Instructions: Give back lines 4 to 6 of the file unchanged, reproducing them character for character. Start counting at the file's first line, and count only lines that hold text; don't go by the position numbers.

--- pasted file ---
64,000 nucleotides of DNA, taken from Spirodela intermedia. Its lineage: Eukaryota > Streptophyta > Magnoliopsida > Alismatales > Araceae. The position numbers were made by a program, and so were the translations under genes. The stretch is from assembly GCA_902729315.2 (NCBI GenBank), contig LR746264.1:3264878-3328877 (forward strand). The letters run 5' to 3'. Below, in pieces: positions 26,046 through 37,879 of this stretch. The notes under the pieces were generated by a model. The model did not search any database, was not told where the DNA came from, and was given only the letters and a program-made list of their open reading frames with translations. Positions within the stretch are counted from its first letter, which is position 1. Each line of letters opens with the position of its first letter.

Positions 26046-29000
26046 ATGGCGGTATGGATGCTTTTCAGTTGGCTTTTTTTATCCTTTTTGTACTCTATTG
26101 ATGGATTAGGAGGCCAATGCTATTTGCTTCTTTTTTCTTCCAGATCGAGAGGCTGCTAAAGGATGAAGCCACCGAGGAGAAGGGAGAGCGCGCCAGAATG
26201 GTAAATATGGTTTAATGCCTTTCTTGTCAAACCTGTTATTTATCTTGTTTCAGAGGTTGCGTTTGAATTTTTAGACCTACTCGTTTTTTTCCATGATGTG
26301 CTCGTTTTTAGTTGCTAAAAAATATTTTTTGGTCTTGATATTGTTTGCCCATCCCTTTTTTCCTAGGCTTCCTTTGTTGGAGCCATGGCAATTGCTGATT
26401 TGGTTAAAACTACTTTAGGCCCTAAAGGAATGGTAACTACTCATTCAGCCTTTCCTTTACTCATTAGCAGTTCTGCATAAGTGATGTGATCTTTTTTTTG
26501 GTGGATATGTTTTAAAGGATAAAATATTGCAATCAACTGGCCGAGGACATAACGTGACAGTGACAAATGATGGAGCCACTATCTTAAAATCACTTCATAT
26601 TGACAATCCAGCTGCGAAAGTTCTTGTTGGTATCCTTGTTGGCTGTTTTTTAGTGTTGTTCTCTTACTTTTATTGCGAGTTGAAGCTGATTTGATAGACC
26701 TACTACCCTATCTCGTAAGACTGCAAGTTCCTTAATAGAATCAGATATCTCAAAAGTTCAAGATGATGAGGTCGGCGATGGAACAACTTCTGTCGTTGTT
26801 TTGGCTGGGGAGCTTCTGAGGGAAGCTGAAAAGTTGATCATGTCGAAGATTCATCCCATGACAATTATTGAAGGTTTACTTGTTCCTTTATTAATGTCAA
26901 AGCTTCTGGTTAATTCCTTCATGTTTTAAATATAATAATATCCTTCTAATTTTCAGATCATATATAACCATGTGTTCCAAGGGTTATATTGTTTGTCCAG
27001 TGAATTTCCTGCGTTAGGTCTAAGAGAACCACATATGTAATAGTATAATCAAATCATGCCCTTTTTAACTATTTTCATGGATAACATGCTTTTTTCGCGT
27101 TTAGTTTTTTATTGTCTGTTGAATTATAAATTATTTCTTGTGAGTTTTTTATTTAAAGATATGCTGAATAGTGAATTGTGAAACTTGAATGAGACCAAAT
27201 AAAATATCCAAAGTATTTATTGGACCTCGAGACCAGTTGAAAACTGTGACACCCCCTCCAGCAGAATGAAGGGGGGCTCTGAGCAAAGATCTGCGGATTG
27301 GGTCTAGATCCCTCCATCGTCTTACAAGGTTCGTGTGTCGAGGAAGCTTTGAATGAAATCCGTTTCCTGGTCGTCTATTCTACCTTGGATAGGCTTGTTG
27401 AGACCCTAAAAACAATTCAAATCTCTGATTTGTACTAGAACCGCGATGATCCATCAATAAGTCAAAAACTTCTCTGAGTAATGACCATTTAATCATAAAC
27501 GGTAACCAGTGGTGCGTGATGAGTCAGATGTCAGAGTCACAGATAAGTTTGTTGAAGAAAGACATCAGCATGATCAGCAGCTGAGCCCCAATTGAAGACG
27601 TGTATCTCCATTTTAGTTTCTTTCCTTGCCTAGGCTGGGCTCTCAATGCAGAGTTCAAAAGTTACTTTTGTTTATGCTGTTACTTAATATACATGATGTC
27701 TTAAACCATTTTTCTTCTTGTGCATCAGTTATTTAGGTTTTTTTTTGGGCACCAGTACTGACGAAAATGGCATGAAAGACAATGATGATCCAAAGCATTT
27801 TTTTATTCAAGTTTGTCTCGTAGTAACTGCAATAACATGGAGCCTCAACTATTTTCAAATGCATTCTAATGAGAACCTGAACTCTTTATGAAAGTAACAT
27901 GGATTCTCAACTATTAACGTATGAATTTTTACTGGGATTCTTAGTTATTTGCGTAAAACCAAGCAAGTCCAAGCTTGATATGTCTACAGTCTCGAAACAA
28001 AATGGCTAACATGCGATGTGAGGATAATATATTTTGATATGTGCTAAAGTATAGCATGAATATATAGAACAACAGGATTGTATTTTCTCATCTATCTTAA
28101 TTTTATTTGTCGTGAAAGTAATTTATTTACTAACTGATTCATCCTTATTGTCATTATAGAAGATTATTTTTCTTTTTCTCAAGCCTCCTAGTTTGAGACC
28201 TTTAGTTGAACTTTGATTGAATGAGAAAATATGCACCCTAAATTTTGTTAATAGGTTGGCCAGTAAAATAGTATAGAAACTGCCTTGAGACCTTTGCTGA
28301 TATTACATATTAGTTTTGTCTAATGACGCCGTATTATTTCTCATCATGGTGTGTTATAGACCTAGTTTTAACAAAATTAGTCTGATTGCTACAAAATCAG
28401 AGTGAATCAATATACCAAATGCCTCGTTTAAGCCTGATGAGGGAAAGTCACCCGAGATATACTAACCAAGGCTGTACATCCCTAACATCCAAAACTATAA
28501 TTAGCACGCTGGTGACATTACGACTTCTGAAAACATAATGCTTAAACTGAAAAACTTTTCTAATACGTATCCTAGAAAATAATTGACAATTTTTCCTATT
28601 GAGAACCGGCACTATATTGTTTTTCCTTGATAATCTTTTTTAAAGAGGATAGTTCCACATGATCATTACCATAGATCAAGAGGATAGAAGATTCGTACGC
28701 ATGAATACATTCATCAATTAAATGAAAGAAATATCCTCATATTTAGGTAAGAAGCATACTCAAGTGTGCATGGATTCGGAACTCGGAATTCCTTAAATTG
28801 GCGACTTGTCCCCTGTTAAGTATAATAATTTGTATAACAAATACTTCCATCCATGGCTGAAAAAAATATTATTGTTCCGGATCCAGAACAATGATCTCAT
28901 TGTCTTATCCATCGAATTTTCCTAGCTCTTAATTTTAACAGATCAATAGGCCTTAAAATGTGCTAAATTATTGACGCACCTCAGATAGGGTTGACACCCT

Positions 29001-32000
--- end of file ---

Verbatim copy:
26101 ATGGATTAGGAGGCCAATGCTATTTGCTTCTTTTTTCTTCCAGATCGAGAGGCTGCTAAAGGATGAAGCCACCGAGGAGAAGGGAGAGCGCGCCAGAATG
26201 GTAAATATGGTTTAATGCCTTTCTTGTCAAACCTGTTATTTATCTTGTTTCAGAGGTTGCGTTTGAATTTTTAGACCTACTCGTTTTTTTCCATGATGTG
26301 CTCGTTTTTAGTTGCTAAAAAATATTTTTTGGTCTTGATATTGTTTGCCCATCCCTTTTTTCCTAGGCTTCCTTTGTTGGAGCCATGGCAATTGCTGATT